Tag Archives: writing tips

Meet Maggie Christensen, author of ‘Champagne for Breakfast’

Welcome, Maggie, and thank you for coming to my author chat. Also, congratulations on the release of your sixth novel, Champagne for Breakfast. With an alluring cover shot of the Noosa River and a catchy title, it’s sure to enjoy great … Continue reading

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#Editing 101: the fine-tooth comb method for line editing

If you’re a parent with a young child, you’ve probably discovered the joys of head lice. Pesky little beasties, they’re ridiculously hard to get rid of. Even when you’ve blasted them with a cocktail of chemicals and raked out their … Continue reading

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Words, precious words

With a new novel out recently, I’ve been attending lots of writerly events to promote my work and hopefully sell enough books to cover costs. This is what I love about the writing journey. This is when you meet all … Continue reading

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Five Qs for author Nene Davies

My guest author today is the vivacious Nene Davies, author of the ‘Distance’ series. Besides writing novels, she is an avid blogger and Facebook contributor. Her blog, which focuses on interviews of people in the writing and creative space, has the intriguing name … Continue reading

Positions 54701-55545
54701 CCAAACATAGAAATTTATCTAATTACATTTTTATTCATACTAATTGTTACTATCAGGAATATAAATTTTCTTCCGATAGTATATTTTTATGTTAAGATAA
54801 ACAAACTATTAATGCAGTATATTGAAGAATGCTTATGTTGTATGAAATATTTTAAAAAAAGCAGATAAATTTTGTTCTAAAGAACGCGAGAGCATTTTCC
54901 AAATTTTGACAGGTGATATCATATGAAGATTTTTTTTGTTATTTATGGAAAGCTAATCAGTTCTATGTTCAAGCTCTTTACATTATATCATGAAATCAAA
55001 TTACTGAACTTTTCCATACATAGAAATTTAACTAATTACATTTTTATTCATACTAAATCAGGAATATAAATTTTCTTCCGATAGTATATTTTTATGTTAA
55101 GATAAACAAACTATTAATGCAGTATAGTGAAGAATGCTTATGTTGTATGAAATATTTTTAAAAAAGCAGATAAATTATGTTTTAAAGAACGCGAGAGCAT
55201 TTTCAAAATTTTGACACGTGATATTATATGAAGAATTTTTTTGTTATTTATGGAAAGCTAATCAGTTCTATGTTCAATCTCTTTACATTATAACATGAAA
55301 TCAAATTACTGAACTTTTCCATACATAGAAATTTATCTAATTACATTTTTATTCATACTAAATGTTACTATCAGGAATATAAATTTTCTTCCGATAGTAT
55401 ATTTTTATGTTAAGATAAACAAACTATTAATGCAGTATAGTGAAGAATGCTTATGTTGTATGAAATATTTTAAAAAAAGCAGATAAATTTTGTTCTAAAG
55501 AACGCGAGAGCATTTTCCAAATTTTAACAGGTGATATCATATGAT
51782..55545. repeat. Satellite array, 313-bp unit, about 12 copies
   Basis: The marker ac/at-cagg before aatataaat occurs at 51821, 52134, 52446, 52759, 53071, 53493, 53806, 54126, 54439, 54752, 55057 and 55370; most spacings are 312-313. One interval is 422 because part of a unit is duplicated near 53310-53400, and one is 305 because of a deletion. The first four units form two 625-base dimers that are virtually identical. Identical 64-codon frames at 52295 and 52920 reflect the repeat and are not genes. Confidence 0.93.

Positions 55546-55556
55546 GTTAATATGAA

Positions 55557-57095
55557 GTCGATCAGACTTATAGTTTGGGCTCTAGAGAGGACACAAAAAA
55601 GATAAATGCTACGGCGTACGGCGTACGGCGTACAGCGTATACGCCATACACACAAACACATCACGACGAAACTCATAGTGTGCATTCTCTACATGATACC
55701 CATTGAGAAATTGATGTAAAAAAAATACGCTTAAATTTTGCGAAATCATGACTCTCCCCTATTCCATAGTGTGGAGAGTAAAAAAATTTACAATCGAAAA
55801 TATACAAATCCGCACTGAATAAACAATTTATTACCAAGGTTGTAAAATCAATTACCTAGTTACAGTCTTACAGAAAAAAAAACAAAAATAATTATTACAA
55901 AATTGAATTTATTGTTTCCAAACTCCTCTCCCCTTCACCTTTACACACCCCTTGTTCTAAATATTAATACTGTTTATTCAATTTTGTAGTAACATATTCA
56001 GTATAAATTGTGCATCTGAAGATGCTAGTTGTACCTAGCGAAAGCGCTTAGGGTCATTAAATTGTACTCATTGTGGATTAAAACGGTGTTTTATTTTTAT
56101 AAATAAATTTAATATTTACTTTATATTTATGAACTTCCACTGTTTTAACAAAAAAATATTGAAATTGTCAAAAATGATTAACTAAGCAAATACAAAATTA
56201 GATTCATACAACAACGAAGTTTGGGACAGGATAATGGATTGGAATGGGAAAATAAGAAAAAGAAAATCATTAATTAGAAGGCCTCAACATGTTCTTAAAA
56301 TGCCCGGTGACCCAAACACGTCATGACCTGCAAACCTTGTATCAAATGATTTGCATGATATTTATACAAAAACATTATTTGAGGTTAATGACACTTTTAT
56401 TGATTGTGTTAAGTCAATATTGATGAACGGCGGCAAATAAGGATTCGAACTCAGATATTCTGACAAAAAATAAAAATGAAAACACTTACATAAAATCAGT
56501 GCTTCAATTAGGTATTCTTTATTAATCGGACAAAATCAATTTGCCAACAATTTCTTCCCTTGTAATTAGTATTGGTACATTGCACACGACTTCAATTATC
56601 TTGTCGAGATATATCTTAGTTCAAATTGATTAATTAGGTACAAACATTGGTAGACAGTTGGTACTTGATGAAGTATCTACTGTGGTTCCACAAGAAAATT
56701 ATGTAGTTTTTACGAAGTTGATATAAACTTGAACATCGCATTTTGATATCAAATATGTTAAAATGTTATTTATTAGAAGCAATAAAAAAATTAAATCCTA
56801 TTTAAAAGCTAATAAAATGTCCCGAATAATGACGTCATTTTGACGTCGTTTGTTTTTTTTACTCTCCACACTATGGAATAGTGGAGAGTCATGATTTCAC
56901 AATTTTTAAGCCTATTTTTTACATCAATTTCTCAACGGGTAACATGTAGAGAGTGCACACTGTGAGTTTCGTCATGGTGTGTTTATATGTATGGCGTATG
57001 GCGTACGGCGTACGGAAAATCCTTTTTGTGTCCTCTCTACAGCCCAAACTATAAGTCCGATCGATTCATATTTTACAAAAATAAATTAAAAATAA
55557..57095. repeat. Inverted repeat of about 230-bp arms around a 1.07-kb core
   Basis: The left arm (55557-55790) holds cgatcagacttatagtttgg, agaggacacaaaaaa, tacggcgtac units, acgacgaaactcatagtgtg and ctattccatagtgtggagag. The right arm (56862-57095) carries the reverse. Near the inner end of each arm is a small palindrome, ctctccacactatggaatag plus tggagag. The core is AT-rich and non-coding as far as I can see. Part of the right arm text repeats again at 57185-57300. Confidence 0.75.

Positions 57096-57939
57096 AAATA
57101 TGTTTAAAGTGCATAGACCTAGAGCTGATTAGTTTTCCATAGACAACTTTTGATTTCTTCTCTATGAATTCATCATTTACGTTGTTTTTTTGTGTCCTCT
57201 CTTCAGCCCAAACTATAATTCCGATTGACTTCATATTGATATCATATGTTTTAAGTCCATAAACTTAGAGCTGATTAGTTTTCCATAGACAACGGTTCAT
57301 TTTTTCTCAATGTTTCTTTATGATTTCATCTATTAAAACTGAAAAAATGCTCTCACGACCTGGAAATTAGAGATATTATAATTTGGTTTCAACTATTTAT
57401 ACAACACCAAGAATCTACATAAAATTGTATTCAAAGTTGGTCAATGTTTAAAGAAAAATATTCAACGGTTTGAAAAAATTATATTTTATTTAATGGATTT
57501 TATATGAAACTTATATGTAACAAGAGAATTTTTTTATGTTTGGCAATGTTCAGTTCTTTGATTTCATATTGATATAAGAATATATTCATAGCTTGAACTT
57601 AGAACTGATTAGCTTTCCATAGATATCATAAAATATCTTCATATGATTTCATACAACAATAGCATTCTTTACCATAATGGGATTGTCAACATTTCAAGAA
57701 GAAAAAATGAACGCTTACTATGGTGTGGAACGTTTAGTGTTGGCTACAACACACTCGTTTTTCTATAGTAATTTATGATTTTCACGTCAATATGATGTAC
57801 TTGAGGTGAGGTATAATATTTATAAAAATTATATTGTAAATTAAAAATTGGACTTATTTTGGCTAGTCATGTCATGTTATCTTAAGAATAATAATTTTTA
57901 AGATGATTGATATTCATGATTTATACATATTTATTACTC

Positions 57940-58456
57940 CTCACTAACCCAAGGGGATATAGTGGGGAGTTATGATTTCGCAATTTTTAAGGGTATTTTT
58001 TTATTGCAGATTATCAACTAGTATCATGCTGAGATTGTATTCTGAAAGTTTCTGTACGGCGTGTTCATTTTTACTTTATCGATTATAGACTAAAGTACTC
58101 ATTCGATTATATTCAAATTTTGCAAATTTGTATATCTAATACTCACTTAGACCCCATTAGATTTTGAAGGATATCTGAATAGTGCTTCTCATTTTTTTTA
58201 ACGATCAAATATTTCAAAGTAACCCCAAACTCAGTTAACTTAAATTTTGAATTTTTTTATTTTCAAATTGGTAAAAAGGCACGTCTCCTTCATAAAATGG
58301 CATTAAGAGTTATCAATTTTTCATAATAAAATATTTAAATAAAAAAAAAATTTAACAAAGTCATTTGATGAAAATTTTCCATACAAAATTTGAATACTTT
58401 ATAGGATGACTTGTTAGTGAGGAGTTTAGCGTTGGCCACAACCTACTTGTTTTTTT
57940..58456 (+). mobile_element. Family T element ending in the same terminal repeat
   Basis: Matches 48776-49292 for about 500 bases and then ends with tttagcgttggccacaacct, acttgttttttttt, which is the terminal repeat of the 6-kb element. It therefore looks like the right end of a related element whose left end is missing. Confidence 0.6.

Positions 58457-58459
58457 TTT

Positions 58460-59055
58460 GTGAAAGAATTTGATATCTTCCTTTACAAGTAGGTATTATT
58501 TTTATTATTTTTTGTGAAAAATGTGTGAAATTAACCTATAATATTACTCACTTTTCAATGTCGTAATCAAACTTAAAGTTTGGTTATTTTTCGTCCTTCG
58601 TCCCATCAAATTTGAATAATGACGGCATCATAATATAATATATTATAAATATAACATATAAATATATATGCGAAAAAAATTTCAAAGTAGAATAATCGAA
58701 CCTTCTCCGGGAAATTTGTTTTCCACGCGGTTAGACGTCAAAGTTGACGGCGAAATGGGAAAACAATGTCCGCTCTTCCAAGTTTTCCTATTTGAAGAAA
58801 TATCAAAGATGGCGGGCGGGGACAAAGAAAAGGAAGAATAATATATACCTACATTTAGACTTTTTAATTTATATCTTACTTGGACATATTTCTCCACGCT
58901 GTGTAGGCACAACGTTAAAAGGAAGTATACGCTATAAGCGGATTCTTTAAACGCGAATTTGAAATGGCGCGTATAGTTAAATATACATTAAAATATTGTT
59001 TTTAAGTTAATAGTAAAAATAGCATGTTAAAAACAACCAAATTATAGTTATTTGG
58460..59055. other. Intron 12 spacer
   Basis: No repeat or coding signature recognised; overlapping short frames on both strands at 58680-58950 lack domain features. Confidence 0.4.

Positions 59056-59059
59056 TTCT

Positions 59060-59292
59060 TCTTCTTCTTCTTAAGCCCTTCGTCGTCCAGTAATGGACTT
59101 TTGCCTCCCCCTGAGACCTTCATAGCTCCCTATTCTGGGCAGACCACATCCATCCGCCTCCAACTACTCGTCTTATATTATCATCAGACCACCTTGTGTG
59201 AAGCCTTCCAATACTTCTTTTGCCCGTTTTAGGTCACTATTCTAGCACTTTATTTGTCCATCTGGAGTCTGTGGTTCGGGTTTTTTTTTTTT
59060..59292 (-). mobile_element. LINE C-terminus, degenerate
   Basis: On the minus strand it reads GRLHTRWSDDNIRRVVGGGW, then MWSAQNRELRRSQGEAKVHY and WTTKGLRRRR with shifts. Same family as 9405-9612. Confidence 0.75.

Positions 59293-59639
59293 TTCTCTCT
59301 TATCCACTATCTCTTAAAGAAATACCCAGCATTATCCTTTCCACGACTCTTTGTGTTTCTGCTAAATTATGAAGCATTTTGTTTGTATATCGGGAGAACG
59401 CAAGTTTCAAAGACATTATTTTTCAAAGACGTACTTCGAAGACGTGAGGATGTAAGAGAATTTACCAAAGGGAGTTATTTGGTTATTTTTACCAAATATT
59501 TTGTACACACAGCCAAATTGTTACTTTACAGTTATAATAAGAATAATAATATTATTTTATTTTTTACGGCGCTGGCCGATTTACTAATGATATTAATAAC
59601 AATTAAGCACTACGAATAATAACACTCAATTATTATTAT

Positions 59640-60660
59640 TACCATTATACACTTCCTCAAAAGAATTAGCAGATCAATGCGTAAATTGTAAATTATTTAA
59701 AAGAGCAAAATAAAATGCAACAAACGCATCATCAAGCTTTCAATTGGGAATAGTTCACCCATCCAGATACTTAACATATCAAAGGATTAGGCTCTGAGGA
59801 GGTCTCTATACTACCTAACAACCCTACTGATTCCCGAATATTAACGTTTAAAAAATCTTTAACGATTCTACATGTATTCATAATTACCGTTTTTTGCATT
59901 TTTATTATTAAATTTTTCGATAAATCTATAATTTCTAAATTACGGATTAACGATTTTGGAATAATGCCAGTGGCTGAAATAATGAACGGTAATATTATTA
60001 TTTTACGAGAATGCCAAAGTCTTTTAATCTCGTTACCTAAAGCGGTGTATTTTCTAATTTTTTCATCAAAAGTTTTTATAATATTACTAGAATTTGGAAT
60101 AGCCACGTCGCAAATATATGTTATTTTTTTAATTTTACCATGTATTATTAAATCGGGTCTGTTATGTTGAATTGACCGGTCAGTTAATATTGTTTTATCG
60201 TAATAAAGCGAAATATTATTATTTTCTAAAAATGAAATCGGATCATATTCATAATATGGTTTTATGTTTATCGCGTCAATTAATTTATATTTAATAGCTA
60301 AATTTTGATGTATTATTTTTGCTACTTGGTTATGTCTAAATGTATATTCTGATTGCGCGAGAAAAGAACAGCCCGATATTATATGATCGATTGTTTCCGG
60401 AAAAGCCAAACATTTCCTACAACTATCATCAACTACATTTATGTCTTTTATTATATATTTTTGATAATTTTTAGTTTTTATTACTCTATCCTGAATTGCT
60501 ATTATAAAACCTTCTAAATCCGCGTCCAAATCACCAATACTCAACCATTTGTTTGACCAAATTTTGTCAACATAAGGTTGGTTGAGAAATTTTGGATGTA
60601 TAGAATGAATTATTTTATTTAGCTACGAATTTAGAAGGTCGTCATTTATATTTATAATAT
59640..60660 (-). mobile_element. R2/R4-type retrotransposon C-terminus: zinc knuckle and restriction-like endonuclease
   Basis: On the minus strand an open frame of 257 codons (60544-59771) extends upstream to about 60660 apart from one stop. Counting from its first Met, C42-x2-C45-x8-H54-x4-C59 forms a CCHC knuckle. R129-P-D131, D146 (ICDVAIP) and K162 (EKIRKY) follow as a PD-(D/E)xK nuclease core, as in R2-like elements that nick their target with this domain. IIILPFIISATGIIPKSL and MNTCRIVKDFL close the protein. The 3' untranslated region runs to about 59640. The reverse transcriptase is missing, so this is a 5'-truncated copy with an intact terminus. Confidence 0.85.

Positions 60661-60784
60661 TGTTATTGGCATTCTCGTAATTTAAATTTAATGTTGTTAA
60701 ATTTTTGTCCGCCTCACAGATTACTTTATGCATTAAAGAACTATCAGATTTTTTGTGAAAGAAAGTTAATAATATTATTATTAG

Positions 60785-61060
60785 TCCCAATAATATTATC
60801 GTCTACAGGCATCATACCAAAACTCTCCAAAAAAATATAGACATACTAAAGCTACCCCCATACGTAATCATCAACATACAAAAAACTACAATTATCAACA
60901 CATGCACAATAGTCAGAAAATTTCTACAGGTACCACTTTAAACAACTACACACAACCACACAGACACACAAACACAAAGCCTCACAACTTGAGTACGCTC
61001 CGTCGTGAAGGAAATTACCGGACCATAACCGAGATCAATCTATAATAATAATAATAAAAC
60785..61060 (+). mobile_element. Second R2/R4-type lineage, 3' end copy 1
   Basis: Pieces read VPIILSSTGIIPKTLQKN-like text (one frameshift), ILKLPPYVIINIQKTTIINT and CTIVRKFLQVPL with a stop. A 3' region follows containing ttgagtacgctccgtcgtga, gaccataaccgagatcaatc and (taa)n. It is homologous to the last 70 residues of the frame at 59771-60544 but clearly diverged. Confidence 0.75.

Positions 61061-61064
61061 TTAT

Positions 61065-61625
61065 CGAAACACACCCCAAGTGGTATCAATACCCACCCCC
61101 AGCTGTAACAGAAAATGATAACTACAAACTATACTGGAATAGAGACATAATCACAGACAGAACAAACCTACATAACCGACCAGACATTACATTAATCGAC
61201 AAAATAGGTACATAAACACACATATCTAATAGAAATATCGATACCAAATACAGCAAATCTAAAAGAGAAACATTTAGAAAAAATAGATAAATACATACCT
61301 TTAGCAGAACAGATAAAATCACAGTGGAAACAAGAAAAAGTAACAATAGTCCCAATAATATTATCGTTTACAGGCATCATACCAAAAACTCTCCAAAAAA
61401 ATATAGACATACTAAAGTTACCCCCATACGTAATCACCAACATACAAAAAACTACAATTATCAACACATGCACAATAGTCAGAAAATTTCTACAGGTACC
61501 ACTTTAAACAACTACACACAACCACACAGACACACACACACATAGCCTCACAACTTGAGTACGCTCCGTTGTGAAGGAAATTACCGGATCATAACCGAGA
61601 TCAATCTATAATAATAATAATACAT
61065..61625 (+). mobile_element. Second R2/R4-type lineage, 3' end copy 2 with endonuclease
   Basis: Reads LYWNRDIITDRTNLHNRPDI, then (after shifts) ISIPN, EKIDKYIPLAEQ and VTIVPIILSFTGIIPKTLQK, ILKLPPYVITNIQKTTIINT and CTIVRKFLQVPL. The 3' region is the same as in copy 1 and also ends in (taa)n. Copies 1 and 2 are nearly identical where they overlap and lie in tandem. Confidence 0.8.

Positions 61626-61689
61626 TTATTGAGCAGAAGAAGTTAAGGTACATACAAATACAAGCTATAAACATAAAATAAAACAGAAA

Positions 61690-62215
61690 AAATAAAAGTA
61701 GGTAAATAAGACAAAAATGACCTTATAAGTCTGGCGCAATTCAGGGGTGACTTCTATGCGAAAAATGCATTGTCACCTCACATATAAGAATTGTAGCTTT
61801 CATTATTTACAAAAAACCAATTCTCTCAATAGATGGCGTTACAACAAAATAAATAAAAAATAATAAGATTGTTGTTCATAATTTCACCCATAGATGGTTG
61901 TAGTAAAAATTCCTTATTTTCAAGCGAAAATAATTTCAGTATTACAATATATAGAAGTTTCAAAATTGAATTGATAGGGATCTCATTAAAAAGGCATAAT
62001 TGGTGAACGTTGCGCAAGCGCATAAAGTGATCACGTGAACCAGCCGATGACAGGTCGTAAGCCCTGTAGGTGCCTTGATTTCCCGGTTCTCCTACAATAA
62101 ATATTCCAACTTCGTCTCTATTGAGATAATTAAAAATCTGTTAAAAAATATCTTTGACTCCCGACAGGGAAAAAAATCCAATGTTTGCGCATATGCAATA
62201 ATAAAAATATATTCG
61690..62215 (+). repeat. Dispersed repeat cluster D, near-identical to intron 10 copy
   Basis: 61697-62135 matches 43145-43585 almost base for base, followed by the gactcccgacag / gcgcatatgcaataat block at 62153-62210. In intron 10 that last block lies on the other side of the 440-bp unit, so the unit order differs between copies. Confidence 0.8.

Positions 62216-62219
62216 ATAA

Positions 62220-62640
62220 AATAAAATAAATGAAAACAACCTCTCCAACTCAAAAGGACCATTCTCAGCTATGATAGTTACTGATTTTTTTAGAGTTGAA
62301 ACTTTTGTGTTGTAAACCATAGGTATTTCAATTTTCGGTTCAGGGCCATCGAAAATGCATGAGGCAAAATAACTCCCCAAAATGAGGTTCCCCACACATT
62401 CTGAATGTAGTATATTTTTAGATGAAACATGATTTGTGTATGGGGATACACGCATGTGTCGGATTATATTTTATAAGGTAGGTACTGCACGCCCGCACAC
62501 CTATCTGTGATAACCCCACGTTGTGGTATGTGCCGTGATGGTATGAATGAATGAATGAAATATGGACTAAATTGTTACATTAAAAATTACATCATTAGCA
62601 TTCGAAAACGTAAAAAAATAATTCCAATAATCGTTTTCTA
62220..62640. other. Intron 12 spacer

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Left, Right, Left … Write. Do-it-yourself structural editing.

What I love about writing crime mysteries is the constant interplay between the left and the right hemispheres of my brain. The trick is to make them work together. The left brain gathers data, information and facts. For my current work … Continue reading

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Characters in crime

One of my greatest ah-haa! moments in learning to write creatively was realising that characters are the essential essence of a good story. Whether you are writing memoir or romance or fantasy, or (as I do) historical fiction and crime, … Continue reading

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Construct … deconstruct … reconstruct

Writers often debate about the best way to write: plot-driven or character-driven. Plot-driven implies vast sheets of butchers paper covered in post-it notes, or timelines nutted out on Excel or some other left-brain device. You know the story, you know the … Continue reading

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